Finally arrived in Haifa for our pilgrimage, Carol herself became too unwell to proceed. But our various calamities - we had already missed out on some special parts of the programme - were followed by the providence of a personal invitation for us to join a group of Persian pilgrims meeting with Ruhiyih Khanum, where her devoted companion Violette Nahjavani sat with us as translator.
Truth can be stranger than fiction. Some years earlier my family had left our former home to be what we thought were the first Bahais to live in the small NZ town of Cambridge, only to find that privilege had been accorded mere days previously to Carol and her friend Mandy. Within a few years I was diagnosed by a Cambridge G.P. as suffering from M.S. and in the following decade Carol herself received the same diagnosis. Unfortunately, hers was a more virulent type and within years she had passed to the next world.
Time passed and I found M.S. beginning yet another relapse. Each time this happened I would turn to prayer and meditation for solace and guidance. It was in this state that I woke one morning with the desire to take up my art box again after years of neglect and begin a new portrait. I wanted to capture the Ruhiyih Khanum who had taught me so much. Who in my eyes was the embodiment of 'grace under fire', for that is the best description I can find for the way I saw her carry herself back in Samoa on finding that she was about to host the representatives of many nations and religions of the world in what initially appeared a scene of filth and disaster. A woman who embodied personal courage in carrying on year after long lonely year after losing the love of her life. In providing leadership and fortitude in the many roles she was to carry out for a growing world community over a lifetime of selfless dedication. In showing generations of women to come, a model of courage, capacity, and - in plain kiwi parlance - her sheer ‘stanchness’ in the face of so much quiet hardship.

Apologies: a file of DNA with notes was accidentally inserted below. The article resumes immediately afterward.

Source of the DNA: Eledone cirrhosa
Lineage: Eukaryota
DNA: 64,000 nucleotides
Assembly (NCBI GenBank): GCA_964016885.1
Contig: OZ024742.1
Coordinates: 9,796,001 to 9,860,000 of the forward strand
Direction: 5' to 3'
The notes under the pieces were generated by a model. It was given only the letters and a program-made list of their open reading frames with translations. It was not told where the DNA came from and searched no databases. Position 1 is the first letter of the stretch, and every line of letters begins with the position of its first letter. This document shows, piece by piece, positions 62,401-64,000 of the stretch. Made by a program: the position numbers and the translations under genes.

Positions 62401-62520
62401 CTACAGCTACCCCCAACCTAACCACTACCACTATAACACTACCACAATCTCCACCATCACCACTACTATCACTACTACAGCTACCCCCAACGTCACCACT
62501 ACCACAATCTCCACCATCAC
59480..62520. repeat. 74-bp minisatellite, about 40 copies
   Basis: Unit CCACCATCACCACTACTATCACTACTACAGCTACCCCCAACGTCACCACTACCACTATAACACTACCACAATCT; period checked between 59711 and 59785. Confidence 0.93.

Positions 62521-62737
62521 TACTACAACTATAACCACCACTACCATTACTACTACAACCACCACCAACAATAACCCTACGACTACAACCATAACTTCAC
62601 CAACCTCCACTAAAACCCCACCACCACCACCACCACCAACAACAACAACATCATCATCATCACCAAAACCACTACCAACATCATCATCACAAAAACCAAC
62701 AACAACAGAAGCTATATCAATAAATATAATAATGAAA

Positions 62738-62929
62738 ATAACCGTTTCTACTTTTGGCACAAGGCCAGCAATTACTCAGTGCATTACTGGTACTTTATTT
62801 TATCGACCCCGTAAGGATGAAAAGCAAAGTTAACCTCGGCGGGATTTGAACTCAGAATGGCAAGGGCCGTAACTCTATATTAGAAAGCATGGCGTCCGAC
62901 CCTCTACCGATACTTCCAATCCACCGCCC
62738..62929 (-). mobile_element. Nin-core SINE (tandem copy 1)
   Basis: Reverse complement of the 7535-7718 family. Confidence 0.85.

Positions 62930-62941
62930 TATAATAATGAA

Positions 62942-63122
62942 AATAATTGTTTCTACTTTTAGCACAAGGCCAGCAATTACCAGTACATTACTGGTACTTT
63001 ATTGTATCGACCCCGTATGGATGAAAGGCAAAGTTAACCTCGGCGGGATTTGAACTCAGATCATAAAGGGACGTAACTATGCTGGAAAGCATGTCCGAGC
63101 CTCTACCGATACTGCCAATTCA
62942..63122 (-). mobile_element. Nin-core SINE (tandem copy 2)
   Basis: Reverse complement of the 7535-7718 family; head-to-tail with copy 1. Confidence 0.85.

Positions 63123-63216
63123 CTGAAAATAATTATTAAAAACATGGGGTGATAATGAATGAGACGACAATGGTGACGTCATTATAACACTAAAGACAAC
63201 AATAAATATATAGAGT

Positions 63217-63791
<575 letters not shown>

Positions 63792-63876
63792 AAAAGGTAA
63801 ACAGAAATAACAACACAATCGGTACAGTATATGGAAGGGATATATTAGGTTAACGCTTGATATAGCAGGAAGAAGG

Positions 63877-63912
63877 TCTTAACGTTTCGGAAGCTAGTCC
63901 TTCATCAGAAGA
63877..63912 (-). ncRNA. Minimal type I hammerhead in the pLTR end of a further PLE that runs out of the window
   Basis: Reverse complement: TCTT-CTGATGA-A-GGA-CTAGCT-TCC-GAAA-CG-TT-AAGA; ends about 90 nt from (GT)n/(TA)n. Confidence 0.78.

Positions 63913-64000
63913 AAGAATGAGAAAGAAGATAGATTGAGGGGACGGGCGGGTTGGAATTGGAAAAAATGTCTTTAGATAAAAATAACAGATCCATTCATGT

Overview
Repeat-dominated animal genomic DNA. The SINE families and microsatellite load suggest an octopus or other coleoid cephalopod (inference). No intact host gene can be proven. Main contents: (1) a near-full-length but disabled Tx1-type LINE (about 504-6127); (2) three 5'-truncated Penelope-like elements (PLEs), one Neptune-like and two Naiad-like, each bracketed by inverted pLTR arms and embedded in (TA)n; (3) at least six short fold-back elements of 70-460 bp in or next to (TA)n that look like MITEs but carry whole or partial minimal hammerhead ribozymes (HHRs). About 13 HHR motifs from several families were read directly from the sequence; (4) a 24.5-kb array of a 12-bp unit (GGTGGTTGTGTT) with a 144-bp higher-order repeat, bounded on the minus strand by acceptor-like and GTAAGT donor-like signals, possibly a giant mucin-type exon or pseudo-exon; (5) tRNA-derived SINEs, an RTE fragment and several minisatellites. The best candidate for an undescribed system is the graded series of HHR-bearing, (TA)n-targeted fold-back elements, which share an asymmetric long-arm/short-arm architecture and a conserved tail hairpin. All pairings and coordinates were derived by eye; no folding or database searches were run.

I am her child. My Bahai 'spiritual daughters' and our greater Bahai family are the children she was never to bear herself. What a precious legacy.
These were the qualities I wanted to express as I worked with my pastels, picturing the image of her beloved husband waiting beyond in the next world for their joyful reunion. Within a day of my completing this portrait, on January 19, 2000 the Baha’i world was shocked and bereaved to learn of her death on in Haifa, Israel. But I felt only a quiet sense of relief that they were finally enjoying true reunion. It gave me such joy when the Manukau Bahai Centre accepted my portrait to be displayed in their beautiful new Centre.
Enjoy this video talk given by Hand of the Cause of God Amatu'l-Baha Ruhiyih Khanum at the First Baha'i World Congress;
More like this at https://www.bahaicomment.com/blog